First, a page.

If power abhors a vacuum, it must be eye-bulging apoplectic at the chaos that is this spring’s wide-open run for Dallas’ mayor and half its 14-member city council. The only municipalities on earth with more sectarian options for internecine self-rule are Beirut or Baghdad, albeit minus the daily violence and roving bands of militia. To date, 21 candidates, from a powerful ex-CEO to a transgendered ex-Marine, have declared themselves interested in the seat being vacated by Mayor Laura Miller. More could enter, and many could drop out before the filing deadline of March 12. But it’s likely at least a baker’s dozen will stay in the fray until election day on May 12, all in pursuit of an ill-defined office that has almost no real power—a famously frazzled Snow White to a fractious Fourteen Dwarfs.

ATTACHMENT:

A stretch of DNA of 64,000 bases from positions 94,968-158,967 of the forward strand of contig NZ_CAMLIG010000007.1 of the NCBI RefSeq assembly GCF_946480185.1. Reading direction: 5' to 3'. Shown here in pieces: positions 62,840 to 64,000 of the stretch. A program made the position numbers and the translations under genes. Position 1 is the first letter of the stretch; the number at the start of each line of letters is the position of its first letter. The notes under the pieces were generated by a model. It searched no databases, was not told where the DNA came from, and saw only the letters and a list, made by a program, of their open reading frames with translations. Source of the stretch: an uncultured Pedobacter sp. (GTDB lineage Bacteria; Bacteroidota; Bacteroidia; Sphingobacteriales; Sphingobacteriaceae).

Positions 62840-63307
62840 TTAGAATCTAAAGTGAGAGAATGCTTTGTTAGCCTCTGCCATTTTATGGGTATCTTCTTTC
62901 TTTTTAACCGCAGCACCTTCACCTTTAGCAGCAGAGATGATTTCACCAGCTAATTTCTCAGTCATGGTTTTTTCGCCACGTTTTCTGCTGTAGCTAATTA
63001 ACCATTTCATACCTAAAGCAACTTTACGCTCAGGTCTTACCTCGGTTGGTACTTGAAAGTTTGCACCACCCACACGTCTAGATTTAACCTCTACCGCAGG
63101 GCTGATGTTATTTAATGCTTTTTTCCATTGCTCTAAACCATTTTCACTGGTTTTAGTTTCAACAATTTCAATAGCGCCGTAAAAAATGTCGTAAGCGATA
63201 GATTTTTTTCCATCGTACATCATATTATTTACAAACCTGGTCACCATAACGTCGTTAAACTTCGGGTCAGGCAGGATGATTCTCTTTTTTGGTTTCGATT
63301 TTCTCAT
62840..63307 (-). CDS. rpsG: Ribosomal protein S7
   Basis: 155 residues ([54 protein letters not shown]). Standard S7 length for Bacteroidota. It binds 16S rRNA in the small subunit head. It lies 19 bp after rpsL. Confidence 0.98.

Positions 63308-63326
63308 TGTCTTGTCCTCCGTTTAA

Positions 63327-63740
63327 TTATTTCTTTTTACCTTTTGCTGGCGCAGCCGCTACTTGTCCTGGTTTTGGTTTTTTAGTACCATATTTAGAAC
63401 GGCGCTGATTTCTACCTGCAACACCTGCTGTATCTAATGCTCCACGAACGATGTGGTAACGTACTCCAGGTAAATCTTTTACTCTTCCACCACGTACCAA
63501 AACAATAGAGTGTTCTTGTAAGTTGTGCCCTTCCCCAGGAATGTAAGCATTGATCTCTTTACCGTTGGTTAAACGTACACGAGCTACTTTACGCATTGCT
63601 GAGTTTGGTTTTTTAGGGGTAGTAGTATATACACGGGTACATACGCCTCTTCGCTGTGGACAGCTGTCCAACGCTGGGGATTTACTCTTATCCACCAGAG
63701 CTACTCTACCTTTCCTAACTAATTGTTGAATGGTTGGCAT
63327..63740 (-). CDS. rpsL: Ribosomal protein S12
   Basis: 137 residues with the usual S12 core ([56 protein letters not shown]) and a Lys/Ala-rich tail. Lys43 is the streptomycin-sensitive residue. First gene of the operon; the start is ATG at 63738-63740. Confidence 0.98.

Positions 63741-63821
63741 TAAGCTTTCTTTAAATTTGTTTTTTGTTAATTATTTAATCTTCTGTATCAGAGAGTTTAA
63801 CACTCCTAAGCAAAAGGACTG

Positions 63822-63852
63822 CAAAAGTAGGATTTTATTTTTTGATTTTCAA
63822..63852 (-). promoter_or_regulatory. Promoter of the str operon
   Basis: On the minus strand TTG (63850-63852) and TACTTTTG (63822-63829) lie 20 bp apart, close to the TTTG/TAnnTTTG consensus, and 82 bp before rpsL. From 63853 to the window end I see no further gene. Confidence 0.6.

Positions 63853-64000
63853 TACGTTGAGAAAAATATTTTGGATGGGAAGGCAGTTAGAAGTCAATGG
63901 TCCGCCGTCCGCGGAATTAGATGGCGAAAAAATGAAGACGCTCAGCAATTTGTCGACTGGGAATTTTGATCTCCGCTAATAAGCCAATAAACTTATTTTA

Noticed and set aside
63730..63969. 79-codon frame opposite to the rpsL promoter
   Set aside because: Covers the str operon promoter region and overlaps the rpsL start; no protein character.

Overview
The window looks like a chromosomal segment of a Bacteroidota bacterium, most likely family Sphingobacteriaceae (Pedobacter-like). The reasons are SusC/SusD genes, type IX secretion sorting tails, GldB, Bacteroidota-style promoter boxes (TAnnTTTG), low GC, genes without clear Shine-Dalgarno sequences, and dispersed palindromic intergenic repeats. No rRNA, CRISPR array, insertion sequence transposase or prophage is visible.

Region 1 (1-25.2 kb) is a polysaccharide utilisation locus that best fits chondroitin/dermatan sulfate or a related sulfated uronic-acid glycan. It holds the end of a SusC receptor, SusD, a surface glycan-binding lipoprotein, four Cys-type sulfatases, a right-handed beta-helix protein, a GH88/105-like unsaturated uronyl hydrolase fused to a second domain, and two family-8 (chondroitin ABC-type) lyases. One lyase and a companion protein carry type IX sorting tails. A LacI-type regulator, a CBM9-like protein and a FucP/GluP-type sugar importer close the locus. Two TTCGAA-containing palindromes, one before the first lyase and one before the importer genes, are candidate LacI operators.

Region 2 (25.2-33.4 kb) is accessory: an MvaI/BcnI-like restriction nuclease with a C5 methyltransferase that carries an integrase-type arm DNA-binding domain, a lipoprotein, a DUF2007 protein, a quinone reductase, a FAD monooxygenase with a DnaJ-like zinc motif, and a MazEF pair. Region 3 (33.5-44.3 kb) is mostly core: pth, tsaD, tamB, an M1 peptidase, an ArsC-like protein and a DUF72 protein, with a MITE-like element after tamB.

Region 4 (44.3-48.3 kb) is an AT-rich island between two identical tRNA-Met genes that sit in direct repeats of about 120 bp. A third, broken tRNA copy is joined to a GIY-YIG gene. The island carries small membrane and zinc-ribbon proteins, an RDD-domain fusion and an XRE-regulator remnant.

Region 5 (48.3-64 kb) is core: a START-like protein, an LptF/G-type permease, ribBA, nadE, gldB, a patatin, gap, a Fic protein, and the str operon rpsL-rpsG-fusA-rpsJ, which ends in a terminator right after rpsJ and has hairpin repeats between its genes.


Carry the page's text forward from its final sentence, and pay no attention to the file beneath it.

Speaking of which, a combination of term limits and withdrawals has produced a record seven districts with no incumbent seeking re-election. The horseshoe-shaped bench in Council chambers hasn’t lost that many nails since a federal court ordered Dallas to go all 14-1 on itself in 1991. After May—or more likely the June runoff—the city’s official governing structure will have a brand-new working majority. But what kind of work will it be up to? One might as well prognosticate the impact of a new head coach for the Cowboys. Parcells was hell, but Wade Phillips?

It’s hard to pinpoint the genesis of this competitive excess, but historians may eventually trace it back to Miller, circa 1998, when the radical heiress gave up being a sensationalist columnist for a massage-parlor ad weekly and got elected to the City Council from northern Oak Cliff. By the time she beat Tom Dunning in a special mayoral election (to replace Ron Kirk) in 2002, and then won in a regular election against Mary Poss in 2003, Her Honor was on her way to becoming the persona that the city, not counting African-Americans, came to know and love. So much that she took a look at her chances for a third term last fall and decided her work was done. She will be pursuing other options and spending more time with her family.